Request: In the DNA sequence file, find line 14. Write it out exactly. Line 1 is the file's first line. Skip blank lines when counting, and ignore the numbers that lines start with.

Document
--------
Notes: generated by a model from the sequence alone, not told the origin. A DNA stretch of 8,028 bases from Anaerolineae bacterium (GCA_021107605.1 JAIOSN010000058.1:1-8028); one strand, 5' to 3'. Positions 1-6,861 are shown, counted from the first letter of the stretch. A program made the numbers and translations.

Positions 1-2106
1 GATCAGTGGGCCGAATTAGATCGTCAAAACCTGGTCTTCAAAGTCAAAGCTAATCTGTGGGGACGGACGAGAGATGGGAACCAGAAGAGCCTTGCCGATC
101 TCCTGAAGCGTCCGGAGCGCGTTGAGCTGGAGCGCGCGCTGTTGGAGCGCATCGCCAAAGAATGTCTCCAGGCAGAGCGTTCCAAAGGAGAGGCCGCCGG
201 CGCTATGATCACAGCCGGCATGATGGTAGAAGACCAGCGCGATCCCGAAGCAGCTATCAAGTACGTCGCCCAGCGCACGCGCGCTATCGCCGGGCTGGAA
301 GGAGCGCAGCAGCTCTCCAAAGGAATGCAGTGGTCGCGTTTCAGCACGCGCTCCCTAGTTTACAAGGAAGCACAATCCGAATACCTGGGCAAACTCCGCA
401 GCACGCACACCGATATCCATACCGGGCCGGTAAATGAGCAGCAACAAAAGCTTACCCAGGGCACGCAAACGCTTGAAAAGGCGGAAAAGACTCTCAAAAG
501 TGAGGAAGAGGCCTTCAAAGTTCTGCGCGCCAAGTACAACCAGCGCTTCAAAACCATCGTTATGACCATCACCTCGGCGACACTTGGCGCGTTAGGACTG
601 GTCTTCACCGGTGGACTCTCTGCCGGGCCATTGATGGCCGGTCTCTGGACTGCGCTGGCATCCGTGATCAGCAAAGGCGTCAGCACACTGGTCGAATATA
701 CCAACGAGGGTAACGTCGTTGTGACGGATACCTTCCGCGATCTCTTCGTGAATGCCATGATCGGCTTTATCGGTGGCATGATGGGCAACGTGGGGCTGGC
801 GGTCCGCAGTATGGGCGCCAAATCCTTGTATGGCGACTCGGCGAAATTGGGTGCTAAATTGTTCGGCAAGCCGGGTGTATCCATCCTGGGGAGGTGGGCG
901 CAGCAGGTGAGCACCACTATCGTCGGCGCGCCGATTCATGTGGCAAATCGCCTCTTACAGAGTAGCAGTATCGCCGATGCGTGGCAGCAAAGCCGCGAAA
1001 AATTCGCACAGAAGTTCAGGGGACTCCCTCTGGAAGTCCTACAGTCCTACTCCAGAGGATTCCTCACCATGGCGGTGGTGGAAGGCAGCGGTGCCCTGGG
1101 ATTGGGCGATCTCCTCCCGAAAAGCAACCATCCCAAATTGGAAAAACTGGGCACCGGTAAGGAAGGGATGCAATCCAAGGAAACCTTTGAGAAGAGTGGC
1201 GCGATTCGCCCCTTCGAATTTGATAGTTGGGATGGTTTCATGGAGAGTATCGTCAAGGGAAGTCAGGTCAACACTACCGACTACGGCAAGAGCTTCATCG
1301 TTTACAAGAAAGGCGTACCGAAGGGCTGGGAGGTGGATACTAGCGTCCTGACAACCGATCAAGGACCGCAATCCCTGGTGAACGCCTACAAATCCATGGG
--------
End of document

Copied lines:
1101 ATTGGGCGATCTCCTCCCGAAAAGCAACCATCCCAAATTGGAAAAACTGGGCACCGGTAAGGAAGGGATGCAATCCAAGGAAACCTTTGAGAAGAGTGGC